New Delhi: Jammu and Kashmir Liberation Front chief Yasin Malik has clearly hinted at intensifying the ongoing separatist movement in the Valley, saying that Prime Minister Narendra Modi's government was now adopting a "hardline" approach on the Kashmir issue.
Replying to queries in Rajat Sharma's show Aap Ki Adalat to be telecast on India TV tonight, Malik said, "Modi's message is very clear. He is not going to give us (Kashmiri separatists) any diplomatic or political space. He wants to create such an atmosphere.
"The people of India have elected Modiji as Prime Minister. Now that he has decided to take a hardline approach, we in Kashmir are ready (to face that), and we will strengthen our movement", said the JKLF leader.
"It is a testing time for us, now that Modi has come. For us, hard days are (sic) come. God willing, we will pass this test."
Yasin Malik, alongwith Hurriyat Conference leaders Syed Ali Shah Geelani, Shabir Shah and Mir Waiz Moulvi Umar Farooq had met the Pakistani High Commissioner in Delhi this week, triggering a diplomatic controversy, following which India called off the Foreign Secretary level talks with Pakistan scheduled in Islamabad on August 25.
Malik pointed out that it was former Prime Minister Atal Bihari Vajpayee who, after the Ramzan ceasefire in November, 2000, had allowed Kashmiri separatist leaders to go to Pakistan to meet their leaders, so that an atmosphere for peaceful dialogue could be created.
"Kashmiri (separatist) leaders meeting Pakistani officials has a 24-year-old precedent. Whenever their PM or Foreign Secretary used to visit India, we used to meet them. It is wrong to say that we have spoiled the (India-Pak) peace process. On the contrary, we were trying to strengthen the peace process so that all the stakeholders could express their views", said Malik.
"Kashmiris are major stakeholders in the dispute, but the Ministry of External Affairs has now come up with the contention that India and Pakistan are the only stakeholders on Kashmir issue.
"Our message to Modi is: you may give good governance, but you cannot finish off a movement by adopting a hardline approach", the JKLF chief said.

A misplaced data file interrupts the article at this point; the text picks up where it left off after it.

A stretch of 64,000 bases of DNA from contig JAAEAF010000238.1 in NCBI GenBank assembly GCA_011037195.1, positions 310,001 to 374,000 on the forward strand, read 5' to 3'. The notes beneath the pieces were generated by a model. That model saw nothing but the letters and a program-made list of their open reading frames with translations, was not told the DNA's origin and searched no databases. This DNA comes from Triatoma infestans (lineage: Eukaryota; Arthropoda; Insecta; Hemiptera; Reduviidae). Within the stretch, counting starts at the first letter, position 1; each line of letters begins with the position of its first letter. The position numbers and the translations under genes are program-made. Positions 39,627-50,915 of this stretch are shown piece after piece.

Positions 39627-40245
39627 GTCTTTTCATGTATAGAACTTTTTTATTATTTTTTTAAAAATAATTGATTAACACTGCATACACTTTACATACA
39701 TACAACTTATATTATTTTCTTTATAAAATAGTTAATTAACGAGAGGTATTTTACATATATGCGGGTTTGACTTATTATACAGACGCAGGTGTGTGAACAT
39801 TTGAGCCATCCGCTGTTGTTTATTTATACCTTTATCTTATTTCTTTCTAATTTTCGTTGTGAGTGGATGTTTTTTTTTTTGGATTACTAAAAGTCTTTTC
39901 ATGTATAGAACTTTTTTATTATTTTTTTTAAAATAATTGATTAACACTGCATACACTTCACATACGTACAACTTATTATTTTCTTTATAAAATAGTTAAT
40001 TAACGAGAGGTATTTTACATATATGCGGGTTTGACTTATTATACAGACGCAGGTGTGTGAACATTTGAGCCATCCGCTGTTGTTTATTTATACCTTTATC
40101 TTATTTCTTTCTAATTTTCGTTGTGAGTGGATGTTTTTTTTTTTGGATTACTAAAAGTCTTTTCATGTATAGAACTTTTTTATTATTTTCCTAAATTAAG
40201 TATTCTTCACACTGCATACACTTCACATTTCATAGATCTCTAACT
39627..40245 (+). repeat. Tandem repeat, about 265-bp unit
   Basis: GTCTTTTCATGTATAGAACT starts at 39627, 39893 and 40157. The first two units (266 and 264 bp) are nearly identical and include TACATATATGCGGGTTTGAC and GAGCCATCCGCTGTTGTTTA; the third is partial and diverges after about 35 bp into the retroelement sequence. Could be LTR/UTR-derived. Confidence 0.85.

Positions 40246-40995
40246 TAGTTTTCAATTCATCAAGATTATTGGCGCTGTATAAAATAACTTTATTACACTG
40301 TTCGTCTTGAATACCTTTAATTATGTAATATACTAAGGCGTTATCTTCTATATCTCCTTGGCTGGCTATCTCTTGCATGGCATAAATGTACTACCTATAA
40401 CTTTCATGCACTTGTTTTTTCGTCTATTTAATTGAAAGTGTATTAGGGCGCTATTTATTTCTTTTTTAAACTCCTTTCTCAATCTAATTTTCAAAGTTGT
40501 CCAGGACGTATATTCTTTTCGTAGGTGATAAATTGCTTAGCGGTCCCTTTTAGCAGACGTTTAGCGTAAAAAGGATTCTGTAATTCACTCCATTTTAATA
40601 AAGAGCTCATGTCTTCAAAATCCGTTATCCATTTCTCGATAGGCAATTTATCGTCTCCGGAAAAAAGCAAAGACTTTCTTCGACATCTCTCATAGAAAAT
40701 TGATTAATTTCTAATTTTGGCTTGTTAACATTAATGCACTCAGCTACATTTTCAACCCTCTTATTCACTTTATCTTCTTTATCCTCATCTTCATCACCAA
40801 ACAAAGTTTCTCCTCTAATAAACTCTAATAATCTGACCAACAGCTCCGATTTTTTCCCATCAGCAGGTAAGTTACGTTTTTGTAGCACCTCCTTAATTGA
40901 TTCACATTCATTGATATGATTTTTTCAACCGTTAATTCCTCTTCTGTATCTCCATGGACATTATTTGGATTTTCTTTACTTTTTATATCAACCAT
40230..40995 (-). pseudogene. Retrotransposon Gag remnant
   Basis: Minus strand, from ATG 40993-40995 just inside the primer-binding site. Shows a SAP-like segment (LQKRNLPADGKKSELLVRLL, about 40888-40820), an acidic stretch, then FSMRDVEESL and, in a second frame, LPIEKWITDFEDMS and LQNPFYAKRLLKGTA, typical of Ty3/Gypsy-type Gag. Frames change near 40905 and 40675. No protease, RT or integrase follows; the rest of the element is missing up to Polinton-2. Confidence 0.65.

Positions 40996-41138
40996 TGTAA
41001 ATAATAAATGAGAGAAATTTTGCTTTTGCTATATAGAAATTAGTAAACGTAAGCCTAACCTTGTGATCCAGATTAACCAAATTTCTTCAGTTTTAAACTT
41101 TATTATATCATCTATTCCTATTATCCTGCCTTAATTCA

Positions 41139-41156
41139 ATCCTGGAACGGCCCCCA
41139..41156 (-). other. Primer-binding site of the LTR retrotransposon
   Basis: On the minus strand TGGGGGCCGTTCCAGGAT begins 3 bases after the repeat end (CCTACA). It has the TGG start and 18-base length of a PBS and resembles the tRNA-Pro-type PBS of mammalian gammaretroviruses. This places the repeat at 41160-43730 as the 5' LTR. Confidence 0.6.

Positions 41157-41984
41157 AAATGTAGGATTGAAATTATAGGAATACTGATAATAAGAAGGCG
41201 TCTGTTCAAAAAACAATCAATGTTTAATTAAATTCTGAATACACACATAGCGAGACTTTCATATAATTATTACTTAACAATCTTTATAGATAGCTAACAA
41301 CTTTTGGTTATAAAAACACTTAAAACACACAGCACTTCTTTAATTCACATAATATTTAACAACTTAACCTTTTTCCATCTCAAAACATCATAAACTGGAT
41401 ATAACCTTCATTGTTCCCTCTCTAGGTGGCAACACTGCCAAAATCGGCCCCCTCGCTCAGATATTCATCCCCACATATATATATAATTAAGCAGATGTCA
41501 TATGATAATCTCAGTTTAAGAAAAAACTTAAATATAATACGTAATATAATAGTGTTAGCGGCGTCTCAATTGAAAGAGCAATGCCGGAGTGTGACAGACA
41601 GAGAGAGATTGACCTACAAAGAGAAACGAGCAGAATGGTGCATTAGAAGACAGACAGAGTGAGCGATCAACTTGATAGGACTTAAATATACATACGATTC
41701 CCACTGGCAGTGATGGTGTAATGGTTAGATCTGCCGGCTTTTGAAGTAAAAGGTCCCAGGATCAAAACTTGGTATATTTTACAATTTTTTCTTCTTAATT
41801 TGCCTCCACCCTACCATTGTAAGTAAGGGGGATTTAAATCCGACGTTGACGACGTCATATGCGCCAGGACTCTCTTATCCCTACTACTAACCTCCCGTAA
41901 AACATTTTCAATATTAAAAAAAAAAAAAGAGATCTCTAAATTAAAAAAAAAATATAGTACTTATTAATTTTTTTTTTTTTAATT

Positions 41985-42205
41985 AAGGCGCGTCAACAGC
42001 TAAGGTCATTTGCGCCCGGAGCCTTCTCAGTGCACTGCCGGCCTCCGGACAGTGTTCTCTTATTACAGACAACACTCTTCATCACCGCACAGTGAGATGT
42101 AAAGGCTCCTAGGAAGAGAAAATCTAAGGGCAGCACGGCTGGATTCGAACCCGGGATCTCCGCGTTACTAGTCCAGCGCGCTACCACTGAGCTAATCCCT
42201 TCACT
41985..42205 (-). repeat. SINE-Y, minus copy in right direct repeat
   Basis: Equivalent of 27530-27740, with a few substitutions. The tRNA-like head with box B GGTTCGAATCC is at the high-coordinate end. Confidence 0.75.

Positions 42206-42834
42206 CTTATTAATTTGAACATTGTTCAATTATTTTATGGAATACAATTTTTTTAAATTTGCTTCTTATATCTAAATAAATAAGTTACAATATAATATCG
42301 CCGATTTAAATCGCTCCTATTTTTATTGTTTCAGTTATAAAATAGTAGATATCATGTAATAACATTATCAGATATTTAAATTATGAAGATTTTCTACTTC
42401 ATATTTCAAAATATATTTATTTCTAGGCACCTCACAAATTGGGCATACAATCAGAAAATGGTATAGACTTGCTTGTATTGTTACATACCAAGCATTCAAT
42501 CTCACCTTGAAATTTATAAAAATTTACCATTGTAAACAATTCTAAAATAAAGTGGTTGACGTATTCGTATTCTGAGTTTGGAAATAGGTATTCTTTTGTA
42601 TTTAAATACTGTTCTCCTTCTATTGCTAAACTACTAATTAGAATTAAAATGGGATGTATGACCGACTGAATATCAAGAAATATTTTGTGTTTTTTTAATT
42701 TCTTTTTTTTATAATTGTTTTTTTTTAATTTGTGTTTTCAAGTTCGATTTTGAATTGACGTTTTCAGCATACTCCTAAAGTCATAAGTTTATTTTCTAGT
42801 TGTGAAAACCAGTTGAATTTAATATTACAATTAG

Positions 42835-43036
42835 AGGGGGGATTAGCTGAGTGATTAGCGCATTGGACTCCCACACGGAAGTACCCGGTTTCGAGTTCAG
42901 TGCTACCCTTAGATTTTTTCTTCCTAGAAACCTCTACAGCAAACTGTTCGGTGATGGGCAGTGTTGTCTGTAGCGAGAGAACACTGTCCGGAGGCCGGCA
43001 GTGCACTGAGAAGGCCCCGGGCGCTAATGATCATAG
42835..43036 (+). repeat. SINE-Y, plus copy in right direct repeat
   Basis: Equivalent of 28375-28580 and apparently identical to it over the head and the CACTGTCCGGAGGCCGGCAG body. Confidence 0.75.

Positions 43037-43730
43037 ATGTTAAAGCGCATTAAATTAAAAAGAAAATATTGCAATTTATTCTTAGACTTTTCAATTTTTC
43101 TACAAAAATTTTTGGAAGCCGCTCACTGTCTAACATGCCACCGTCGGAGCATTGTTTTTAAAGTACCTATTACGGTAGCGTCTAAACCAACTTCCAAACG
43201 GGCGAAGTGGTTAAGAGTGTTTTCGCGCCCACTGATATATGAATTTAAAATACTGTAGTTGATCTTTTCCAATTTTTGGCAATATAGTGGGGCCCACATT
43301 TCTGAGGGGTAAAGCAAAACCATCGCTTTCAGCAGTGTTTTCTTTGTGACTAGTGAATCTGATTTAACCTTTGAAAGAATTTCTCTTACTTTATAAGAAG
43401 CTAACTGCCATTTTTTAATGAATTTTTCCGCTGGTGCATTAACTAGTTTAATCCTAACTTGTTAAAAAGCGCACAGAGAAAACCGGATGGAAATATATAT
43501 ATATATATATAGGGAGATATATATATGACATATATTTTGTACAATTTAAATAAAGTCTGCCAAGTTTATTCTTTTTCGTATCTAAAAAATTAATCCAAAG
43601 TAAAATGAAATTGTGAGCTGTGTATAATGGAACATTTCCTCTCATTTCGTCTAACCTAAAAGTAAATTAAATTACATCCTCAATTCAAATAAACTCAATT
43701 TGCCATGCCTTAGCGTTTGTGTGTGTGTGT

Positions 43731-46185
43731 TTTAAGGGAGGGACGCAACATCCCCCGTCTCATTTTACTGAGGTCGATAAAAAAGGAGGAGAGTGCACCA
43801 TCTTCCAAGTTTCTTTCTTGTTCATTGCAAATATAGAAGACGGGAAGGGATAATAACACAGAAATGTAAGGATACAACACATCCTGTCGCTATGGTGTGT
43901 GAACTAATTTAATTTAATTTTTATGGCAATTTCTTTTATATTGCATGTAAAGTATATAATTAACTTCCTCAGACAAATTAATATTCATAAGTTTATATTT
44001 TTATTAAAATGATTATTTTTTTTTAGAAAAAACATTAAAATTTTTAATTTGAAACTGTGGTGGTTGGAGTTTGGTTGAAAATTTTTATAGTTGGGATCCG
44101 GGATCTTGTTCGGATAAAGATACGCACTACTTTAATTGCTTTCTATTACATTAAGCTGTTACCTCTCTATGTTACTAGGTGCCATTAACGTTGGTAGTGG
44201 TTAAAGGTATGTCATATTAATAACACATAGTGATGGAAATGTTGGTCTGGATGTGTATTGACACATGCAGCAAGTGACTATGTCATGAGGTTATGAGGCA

"We are not a third party. It's my belief that Kashmir issue is not a border dispute between India and Pakistan, where both the countries sit and decide about the fate of Kashmir. This is not acceptable to Kashmiris. It is our legitimate, democratic right to decide our own fate. Kashmiris will have to be included in any talks relating to their fate", said Malik.
Asked how could the Hurriyat leaders claim to be the sole representatives of Kashmiris, Yasin Malik replied that "Omar Abdullah, the chief minister, and Mehbooba Mufti had no dispute with the Centre. It is we in the Hurriyat who consider Kashmir as a disputed issue. In Nagaland, the Centre spoke with the leaders of NSCN, Isaac Swu and T. Muivah, and not with the Nagaland chief minister".
In another significant disclosure, Yasin Malik revealed how in 2006, the then PM Dr Manmohan Singh requested him to contact militants passed in Pakistan to spur on the peace process.
Malik disclosed: "After Vajpayee government left, I had an official meeting with the then PM Dr Manmohan Singh in 2006 in which I told him that the government should involve militant leadership in peace talks. The PM said, he needed our help in this regard. I went to the US, and when the earthquake shook Pak Occupied Kashmir, I went there with relief goods. It was then that I visited the Lashkar-e-Toiba camp in Muridke where Hafiz Saeed had organised a felicitation event. I addressed the Lashkar cadres there."
Malik said, in February, 2013, he was in Pakistan when his wife gave birth to a daughter, and after he got news that Parliament attack convict Afzal Guru had been hanged, he sat on a 48-hour hunger strike in Islamabad. It was there that Hafiz Saeed came to meet him, he added.
Asked about JKLF's policy on Kashmir, Yasin Malik said: "India considers Kashmir as its integral part, its crown, while Pakistan considers it as its jugular vein. Our party's view is that it is for the Kashmiris to decide their fate democratically. Our political belief is that we want azadi."
When Rajat Sharma asked why the separatist leaders were averse to contesting polls in Kashmir, Malik replied that it was way back in 1962 that the late Jayaprakash Narayan had said that polls in Kashmir were rigged.
Malik however offered a challenge to both Omar Abdullah and Mehbooba Mufti: to choose any particular constituency and contest in a "private poll" conducted by India TV.
Yasin Malik in Rajat Sharma's Aap Ki Adalat will be telecast on India TV on Saturday (August 23) at 10 pm. The repeat telecasts will be on Sunday (August 24) at 10 am and 10 pm.